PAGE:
King Tide – New guide vessel

Recently King Tide had the opportunity to create a new guide vessel for the season. Previously running an FC Boats 430 and being really happy with the hull design and performance it was a logical step to run with the same crowd. Maritime survey standards in New Zealand are pretty stringent and after some talks and planning with Ross and Max Christensen at FC we were underway with the build. From start to finish and beyond they were the consummate professionals, from late night demands to last minute decisions Max and the crew made the whole detailed process as a smooth as can be.

king tide boat
King Tide sitting pretty at home on the flats of Tauranga Harbour waiting for some kingfish to show up

At the start of 2018 I also began running another vessel on behalf of BLA. These guys distribute some of the worlds finest marine electronics and chandlery within New Zealand and Australia. Shallow water fly fishing wouldn’t be the same without them and I was glad to be adding some of these crucial tools to the spec sheet during the build.

king tide sea star steering
FC535 centre console, all the tools right at our finger tips. Humminbird Solix 12, VHF, compass, USB charger, Talon remote, throttle, sea star steering, volt meters, switches and more

Without going into too much detail I’ll give a run down on the what, why and how everything came together – if you really want to get into the nitty gritty just book a day with us and find out for yourself what makes this boat really tick, the fish catching is optional.

• FC Boats 535 centre console – Gets into the shallows easily, rides through harbour chop superbly and has one of the best surveyed stability reports for an aluminum boat of its class. Plus it’s considerably drier than other open boats, something I appreciate when being on the water regularly. This is a custom build and has a lot of extras added during the build process, the massive casting platform being the showpiece of the boat.

salt water fly fishing, boat, new zealand, fly rod, minn kota, kingfish, snapper, guide, collingwood
At 2.2m x 1.5m there’s a lot of room for movement. Plus the water tight hatches hold all manor of equipment.

• Minn Kota – it wouldn’t be the same without it. We opted for the 80lb 24v version as it’s run pretty hard on a regular basis (killing batteries sucks and I’m yet to deplete the battery past 3/4). From stalking fish to positioning clients for the best possible cast it does it all. Linked to the Humminbird sounder it creates a whole other realm of opportunity that really needs to be seen to be believed. The micro remote being my preferred pick as it’s lightweight and has just the right amount of buttons for my kingfish hunting.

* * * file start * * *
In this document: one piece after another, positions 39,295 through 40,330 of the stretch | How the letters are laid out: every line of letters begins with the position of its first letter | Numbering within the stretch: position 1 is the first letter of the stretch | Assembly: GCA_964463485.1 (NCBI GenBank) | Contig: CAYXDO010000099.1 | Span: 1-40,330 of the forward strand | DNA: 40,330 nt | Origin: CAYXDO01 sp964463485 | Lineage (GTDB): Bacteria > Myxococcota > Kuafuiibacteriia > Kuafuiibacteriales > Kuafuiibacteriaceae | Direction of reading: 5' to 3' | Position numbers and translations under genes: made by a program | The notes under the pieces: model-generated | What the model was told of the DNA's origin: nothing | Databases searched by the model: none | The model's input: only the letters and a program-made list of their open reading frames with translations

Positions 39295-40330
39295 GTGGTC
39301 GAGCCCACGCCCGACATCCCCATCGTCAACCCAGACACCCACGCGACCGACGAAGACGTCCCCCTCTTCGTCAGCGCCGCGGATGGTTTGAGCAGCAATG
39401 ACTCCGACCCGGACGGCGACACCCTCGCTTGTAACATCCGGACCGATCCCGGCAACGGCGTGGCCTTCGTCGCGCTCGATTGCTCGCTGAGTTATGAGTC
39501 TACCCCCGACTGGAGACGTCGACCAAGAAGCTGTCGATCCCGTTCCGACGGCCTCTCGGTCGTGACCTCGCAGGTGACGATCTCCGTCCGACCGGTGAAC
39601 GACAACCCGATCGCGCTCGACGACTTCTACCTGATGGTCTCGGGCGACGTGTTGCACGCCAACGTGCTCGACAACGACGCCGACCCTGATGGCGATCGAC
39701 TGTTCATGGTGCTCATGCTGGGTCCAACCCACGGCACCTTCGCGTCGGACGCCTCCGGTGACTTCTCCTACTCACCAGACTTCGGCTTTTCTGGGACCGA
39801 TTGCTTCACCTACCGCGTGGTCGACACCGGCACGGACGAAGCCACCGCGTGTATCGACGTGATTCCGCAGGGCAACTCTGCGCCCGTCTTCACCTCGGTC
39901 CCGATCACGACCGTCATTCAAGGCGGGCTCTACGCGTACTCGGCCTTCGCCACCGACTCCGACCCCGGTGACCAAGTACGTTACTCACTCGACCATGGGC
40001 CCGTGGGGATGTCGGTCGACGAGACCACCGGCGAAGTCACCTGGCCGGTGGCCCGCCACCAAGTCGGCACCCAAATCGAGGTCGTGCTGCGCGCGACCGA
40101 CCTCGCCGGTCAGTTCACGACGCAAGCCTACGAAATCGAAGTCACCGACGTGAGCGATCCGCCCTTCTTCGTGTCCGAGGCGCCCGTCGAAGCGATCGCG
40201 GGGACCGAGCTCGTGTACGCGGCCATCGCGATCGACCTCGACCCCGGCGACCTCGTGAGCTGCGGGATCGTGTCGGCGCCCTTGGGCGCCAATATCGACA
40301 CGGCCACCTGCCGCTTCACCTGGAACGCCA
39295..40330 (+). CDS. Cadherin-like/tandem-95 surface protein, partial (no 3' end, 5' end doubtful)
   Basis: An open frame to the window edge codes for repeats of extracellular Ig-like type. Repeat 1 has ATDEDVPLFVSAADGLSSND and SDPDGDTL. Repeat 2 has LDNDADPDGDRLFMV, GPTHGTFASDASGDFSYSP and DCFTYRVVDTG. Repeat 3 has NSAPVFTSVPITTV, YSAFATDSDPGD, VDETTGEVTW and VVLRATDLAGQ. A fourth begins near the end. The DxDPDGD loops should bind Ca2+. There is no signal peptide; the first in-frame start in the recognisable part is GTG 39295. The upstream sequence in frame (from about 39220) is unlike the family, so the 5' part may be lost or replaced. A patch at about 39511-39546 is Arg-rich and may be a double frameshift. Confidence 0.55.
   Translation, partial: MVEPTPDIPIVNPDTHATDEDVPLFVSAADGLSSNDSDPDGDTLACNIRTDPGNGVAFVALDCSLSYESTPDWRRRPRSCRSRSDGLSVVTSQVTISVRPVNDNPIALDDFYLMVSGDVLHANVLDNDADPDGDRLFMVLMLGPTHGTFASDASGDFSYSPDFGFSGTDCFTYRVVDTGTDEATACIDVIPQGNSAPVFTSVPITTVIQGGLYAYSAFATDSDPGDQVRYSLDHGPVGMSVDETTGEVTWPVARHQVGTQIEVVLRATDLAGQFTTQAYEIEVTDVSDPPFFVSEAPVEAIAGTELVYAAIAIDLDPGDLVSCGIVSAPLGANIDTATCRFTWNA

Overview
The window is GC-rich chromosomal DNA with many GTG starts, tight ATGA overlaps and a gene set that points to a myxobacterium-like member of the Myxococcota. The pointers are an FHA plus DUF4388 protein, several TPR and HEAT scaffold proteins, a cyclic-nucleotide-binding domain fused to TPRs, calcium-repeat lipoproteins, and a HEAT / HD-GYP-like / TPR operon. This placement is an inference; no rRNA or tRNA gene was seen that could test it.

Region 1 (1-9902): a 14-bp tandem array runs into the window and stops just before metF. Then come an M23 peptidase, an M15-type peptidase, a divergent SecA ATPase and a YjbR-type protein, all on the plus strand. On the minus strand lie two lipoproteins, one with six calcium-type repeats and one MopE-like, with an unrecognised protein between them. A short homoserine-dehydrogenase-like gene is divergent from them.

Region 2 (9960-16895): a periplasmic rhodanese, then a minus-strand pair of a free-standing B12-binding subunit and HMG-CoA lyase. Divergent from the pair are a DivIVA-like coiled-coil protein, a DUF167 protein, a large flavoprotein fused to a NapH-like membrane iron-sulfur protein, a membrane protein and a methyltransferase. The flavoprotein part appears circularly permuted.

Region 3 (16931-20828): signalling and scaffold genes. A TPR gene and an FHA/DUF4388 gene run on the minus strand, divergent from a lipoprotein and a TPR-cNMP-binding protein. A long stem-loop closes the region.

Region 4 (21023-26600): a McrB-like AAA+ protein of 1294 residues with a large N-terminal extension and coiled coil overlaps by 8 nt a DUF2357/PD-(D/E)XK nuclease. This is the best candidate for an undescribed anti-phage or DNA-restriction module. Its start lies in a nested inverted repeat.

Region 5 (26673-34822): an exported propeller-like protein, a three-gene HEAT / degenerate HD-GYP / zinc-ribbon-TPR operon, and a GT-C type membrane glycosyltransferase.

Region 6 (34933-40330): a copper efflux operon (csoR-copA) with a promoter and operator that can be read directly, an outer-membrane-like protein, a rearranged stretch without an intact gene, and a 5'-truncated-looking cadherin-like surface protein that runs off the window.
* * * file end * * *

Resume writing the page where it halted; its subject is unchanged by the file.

minn kota, boat, fishing, fly rod, fly fishing, flats, kingfish, new zealand, tourism, USA, australia
The Minn Kota constantly wins MVP onboard. The functionality of it is almost limitless, from lining up casts to sitting on the marker posts it’s a proven performer.

Humminbird Solix 12 – MEGA imaging has opened my eyes to just what a sounder is capable of. Sure, I spot fish in the shallows with my eyes for a living but being able to replicate that in deeper water in such vivid detail is just what I needed. Using side imaging to pick fish hanging off marker poles and determine how we present to them is the difference between a good day and a great day.

humminbird solix, fishing, boat, fly fishing, salt fly, technology, kingfish, new zealand
Humminbirds MEGA imaging provides crisp, clear detail of whats happening under water courtesy of its 1.2MHz frequency range.

• Minn Kota Talon 8ft – Holy shit, it’s already made a huge stamp on my fishing applications and proven itself many times over. Being able to pin yourself to a flat and stake out an area is priceless. Seeing big kings amble up a clear sandbar made it all the much better – shame I wasn’t on the rod at that day though..! Once again paired to the Humminbird Solix I have total control from the helm or remote. No more uncontrolled drifting over approaching fish, fullstop.

minn kota talon, flats fly fishing, guide, salt water fly, kingfish, ray rider
Minn Kota Talon pins you to the shallows dead silent, giving you more time to stake out an area of interest

Mercury 115 Command Thrust – When you build a boat via a family that race ski boats and love speed it makes sense to keep them happy with motor choice. For me it was about having that little bit extra on the throttle to play with when needed. The economy and power to weight ratio saw the 115HP Command Thrust strapped to the transom without hesitation.

mercury marine, king tide salt fly, fishing boat, fishing guide
Mercury 115CT provides economical operation, low noise and pops this rig out of the hole in a flash.

• U-Dek – The spec sheet for the build stated clearly “no f*%ken checkplate” as it’s a total fly line killer. Plus standing barefoot on hard surfaces for a long time is a real ball breaker. Having custom CNC router cut decking pulls the whole boat together nicely and when wet it gets tackier underfoot, something which helps keep the H&S brigade happy.

King tide salt fly, kingfish, snapper, fly fishing guide, salt fly, new zealand, tauranga, bay of plenty
It’s like rolling out the red carpet, having to stand on this all day is almost luxury and it wont chew up fly line. Custom CNC router cutting detail includes a fish measure and King Tide Salt Fly logo

Other bits and pieces:

Hull wrap – My mate Riki at CMYK created a sleek simple wrap for the hull. It’s camo, they won’t see us coming…

Scanstrut USB Charger – dual ports and totally waterproof, perfect for an open boat and charging all manor of everyday items.

OceanLED – underwater lights, great for raising deeper pelagics when the time arises.

SeaStar steering – smooth hydraulic steering for the win.

MasterVolt AGM batteries – 5 to be precise. Roughly 170kgs of batteries means more Minn Kota firepower and less troubles with electronics.

ProMariner battery chargers – 2 of these onboard hard wired to the battery bank and simply plug into the mains. Which means less time at the end of day dealing with charging, plus they maintain and condition the whole system for you.

Icey Tec 105ltr Chilly bin – doubles as a seat. We went for the tiedown option with a clever system that is totally removable for an uncluttered rear casting area if needed.

 

 

King Tide Salt Fly Rattle Popper x Manic Tackle Project

Another essential fly for targeting Kingfish on top water. The humble crease fly with a few twists. Check out Manics article below on a few key construction points and how to fish it. www.manictackleproject.com/king-tide-salt-fly-rattle-popper/

Busting Loops